In today’s unstable and uncertain economy, middle-class and professional workers are expected to participate in employability activities, such as ongoing higher education and obtaining additional credentials. These activities are expected by employers, protect workers against layoff, and help to advance workers’ careers. In this article, we argue that the expectations of employability are increasingly being placed on lower-level workers by their employers, in partnership with educational institutions. We draw on 20 case studies of career development programs in a variety of health care settings across the United States. We found that through the development (and requirement) of credentials and partnerships with educational institutions, employers encouraged low-level employees to be continually considering their employability and career pathways. However, while the career development programs in our sample use many of the same employability practices seen among middle-class and professional workers, there were often minimal financial or educational rewards for low-level workers. Career programs that focused on established credentials (e.g. surgical technicians, registered nurses), though, were able to provide substantial upward social mobility for workers.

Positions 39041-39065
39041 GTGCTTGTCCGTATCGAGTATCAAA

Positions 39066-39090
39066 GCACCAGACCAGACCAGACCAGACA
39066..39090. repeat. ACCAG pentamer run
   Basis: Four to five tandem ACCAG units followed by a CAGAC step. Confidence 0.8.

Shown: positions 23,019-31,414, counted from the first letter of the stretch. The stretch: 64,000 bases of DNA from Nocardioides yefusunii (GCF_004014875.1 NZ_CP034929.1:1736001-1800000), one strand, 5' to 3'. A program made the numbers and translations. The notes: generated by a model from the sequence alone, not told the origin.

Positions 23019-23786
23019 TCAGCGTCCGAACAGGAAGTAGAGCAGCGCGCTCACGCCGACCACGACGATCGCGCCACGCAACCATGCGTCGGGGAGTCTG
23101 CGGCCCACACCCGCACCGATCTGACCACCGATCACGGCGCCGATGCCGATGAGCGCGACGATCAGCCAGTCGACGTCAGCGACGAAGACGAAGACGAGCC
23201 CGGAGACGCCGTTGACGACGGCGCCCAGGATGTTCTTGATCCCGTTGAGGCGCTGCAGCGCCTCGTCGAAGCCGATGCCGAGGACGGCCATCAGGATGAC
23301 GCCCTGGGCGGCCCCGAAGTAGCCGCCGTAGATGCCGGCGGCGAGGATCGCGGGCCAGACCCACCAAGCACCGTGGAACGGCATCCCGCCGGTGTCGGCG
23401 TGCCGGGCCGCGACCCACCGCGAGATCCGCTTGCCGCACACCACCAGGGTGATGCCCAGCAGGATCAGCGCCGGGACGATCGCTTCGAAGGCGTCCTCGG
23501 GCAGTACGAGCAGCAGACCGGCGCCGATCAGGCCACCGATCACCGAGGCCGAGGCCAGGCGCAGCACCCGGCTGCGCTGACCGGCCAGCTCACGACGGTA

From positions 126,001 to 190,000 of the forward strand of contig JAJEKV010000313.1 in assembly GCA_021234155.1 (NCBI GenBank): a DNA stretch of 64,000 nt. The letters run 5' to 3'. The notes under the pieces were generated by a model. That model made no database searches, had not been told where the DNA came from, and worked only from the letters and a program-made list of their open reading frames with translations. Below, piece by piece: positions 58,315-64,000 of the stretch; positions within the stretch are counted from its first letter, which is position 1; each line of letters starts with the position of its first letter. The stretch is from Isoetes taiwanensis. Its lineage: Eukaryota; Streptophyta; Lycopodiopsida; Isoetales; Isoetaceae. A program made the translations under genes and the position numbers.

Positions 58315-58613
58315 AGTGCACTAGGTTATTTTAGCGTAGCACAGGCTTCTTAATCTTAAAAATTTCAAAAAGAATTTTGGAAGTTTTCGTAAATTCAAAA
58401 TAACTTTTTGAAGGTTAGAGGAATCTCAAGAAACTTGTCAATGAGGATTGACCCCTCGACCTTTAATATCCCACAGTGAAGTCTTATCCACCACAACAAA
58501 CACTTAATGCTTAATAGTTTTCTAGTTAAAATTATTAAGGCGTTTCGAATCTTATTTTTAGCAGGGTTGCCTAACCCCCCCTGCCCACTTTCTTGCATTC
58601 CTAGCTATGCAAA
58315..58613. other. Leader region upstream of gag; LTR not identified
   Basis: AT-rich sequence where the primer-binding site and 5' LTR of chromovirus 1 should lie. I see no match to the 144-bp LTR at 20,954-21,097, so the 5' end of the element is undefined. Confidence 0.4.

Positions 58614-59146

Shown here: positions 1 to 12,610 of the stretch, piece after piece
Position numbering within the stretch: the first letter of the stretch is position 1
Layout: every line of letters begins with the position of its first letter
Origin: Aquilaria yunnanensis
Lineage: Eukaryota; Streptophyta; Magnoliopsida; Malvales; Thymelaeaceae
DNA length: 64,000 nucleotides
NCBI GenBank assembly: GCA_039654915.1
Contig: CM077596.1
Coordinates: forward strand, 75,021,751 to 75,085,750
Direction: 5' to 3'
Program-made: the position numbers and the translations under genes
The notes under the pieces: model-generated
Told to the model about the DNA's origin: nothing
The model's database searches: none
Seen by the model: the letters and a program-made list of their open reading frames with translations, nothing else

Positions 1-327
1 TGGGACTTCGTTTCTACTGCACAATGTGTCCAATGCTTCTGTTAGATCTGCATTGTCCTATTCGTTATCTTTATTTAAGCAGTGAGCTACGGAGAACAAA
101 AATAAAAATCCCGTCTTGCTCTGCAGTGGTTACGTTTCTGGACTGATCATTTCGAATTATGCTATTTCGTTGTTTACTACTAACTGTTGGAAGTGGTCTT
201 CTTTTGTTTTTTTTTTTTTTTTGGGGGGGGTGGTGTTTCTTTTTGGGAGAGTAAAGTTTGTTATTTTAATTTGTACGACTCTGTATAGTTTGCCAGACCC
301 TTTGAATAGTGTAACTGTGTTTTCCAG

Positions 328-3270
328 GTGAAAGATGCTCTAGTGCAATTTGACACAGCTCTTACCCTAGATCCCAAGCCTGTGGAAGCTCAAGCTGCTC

Bibliographical noteFunding Information:
This research was supported by funding from the Hitachi Foundation (grant number: 5-40680) and the Robert Wood Johnson Foundation (grant number: 59245).
© 2017, © The Author(s) 2017.
- career ladders
- health care
- low-wage workers
- social mobility